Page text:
China's large-scale COVID-19 testing may pave the way for a strong economic recovery, a renowned US economist has said.
"Although there are no official national data on the number of tests that have been carried out in China, press reports suggest that China, at least in certain localities, has tested widely and strategically for COVID-19," Nicholas Lardy, senior fellow at the Washington D.C.-based think tank Peterson Institute for International Economics, wrote Tuesday in an analysis.
"Because China's economic recovery will depend largely on reviving its service sector, its strategy of large-scale testing for COVID-19 can help restore consumer confidence, paving the way for a stronger recovery in private consumption," Lardy said.
"Confidence generated by widespread testing that shows that the number of asymptomatic cases is quite limited is also a precondition for citizens to resume travelling, shopping, dining out, and so forth-all essential for the hard-hit service sector to recover," Lardy added.
Widespread testing is also critical for avoiding a second wave of infections, which would lead to renewed lockdowns with their associated economic costs, noted Lardy.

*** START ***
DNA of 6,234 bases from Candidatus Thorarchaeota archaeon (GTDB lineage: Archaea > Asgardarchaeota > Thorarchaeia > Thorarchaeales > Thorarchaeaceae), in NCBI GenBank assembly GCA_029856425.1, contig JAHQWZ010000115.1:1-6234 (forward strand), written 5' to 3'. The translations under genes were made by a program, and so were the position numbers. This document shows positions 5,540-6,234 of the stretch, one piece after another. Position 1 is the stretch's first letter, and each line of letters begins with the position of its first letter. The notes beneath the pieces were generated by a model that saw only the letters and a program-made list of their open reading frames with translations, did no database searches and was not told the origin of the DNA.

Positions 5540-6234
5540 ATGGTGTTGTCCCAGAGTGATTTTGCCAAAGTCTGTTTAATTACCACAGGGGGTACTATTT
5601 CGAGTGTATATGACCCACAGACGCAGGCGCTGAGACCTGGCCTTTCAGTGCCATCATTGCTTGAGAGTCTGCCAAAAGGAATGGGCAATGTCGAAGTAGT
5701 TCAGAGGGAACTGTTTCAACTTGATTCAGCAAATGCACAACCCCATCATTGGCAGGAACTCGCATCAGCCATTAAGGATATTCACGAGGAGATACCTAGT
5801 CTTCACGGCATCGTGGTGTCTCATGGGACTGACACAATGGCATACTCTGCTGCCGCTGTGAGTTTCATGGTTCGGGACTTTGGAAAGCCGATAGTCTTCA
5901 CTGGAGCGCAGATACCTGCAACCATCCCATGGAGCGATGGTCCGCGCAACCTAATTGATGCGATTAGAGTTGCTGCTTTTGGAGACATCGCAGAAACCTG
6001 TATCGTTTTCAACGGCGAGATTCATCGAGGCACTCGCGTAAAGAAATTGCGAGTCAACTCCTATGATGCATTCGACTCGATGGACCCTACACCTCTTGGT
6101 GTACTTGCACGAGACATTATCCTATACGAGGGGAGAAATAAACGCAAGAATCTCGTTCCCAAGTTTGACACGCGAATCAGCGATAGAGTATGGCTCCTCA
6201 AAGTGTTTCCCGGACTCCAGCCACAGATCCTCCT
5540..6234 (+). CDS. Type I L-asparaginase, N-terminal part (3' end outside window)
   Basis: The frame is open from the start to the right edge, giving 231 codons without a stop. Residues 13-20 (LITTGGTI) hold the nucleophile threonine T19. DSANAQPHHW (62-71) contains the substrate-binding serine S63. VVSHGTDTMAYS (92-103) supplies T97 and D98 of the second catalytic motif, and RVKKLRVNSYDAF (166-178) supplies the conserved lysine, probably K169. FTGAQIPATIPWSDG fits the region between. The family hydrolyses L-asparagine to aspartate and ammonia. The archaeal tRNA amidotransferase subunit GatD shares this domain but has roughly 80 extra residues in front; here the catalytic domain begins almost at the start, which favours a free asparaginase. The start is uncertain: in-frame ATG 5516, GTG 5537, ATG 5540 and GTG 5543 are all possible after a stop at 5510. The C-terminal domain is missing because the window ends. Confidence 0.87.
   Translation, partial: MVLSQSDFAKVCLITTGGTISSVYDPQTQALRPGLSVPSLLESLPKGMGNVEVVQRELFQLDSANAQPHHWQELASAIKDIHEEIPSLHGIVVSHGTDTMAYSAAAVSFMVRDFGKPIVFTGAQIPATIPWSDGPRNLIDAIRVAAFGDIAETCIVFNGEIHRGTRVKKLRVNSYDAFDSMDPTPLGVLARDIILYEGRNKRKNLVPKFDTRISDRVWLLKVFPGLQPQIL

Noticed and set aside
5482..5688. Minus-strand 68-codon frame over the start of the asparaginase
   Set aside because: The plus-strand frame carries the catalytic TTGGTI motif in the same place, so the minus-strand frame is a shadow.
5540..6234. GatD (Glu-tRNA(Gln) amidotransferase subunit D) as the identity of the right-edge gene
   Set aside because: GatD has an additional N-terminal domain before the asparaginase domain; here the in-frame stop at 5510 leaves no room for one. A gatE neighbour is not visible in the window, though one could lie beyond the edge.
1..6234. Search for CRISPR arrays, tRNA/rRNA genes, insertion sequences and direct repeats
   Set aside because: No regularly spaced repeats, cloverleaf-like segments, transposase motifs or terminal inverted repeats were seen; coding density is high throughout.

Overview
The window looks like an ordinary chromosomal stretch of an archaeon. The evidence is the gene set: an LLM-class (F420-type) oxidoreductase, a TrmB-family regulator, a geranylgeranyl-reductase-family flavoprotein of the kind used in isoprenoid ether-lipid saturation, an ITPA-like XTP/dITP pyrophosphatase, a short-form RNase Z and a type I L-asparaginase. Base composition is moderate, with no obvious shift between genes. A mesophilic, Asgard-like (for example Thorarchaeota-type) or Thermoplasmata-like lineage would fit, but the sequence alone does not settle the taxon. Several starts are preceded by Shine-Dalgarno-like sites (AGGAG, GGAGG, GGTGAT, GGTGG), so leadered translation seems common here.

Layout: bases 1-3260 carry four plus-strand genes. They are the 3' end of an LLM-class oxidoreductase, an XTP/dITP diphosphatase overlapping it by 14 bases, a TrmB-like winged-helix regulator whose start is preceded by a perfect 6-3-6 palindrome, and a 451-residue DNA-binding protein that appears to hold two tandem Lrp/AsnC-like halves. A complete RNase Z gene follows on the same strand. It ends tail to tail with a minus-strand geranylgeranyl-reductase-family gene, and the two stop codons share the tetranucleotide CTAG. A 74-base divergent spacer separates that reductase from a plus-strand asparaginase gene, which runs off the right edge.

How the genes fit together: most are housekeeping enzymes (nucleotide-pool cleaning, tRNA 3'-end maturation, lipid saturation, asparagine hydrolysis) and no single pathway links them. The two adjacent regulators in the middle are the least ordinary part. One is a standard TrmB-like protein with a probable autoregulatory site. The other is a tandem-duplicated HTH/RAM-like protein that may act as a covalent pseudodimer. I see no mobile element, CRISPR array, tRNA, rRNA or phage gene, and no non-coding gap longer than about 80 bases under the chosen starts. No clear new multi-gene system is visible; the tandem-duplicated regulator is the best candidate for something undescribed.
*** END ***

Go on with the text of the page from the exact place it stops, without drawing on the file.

Amid the COVID-19 impact, China's gross domestic product in the first quarter shrank 6.8 per cent year on year, according to data released by China's National Bureau of Statistics.
Output in China will recover significantly in the second quarter and for the rest of the year, Jeffrey Sachs, a renowned economics professor at Columbia University and a senior United Nations advisor, told Xinhua recently.
"China's economic recovery will ultimately depend on the success of a large part of the world overcoming the epidemic in a cohesive manner," Sachs said.